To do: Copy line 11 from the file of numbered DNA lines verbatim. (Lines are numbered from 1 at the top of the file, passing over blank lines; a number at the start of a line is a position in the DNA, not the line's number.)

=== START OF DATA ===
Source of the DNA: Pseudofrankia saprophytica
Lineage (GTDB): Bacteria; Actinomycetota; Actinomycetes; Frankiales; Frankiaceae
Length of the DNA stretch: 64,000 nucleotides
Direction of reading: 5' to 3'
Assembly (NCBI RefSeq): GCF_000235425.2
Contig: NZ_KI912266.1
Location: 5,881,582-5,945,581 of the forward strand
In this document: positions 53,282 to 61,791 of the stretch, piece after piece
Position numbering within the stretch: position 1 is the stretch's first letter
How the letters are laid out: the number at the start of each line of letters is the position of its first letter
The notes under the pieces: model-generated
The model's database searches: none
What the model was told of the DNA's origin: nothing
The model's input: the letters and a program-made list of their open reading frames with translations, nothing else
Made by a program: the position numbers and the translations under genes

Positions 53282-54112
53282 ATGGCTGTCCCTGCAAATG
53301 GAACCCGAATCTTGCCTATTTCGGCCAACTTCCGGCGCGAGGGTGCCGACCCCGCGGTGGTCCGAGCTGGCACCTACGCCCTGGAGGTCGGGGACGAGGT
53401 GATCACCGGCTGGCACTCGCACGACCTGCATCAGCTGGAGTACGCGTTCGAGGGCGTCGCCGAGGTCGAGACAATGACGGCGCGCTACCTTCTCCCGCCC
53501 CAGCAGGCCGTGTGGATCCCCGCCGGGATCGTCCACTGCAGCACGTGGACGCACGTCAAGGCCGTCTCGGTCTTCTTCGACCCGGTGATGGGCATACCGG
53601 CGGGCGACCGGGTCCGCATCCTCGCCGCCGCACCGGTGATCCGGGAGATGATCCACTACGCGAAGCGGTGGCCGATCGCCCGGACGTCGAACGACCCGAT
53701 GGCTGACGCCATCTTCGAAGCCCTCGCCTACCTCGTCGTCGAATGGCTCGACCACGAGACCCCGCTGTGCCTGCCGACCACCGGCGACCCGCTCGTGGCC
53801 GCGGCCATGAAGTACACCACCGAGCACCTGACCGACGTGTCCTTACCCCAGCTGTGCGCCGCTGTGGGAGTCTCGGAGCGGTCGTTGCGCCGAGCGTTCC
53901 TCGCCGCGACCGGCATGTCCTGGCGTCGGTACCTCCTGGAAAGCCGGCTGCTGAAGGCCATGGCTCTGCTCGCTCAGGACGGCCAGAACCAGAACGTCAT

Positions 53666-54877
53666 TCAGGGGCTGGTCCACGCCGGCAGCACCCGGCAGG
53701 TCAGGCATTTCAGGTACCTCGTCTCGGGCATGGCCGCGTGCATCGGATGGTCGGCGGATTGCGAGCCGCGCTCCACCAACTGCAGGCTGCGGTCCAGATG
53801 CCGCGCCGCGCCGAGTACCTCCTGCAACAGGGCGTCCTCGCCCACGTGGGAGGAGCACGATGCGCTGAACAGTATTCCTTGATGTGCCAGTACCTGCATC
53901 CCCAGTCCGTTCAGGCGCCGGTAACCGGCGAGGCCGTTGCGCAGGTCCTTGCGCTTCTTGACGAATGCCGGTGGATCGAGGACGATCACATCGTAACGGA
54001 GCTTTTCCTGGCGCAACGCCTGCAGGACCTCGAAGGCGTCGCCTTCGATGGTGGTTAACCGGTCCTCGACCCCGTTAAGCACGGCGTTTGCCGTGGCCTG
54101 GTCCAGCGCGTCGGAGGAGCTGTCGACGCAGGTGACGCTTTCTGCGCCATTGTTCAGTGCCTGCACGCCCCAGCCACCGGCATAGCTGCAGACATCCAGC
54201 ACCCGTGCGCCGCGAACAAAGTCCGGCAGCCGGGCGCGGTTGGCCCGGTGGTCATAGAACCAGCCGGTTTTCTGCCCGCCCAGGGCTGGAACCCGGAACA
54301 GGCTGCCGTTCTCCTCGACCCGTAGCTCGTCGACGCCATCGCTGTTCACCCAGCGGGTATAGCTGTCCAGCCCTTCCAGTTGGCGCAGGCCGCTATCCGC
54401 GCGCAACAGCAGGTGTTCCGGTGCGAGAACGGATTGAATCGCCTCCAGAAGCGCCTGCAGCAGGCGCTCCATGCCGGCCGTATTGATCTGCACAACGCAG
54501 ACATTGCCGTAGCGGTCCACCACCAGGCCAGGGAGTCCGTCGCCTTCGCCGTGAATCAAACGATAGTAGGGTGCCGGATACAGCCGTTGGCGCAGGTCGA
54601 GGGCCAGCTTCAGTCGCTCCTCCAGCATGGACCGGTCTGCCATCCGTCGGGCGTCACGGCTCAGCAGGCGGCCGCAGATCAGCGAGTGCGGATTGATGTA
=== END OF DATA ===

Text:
The notes under the pieces: model-generated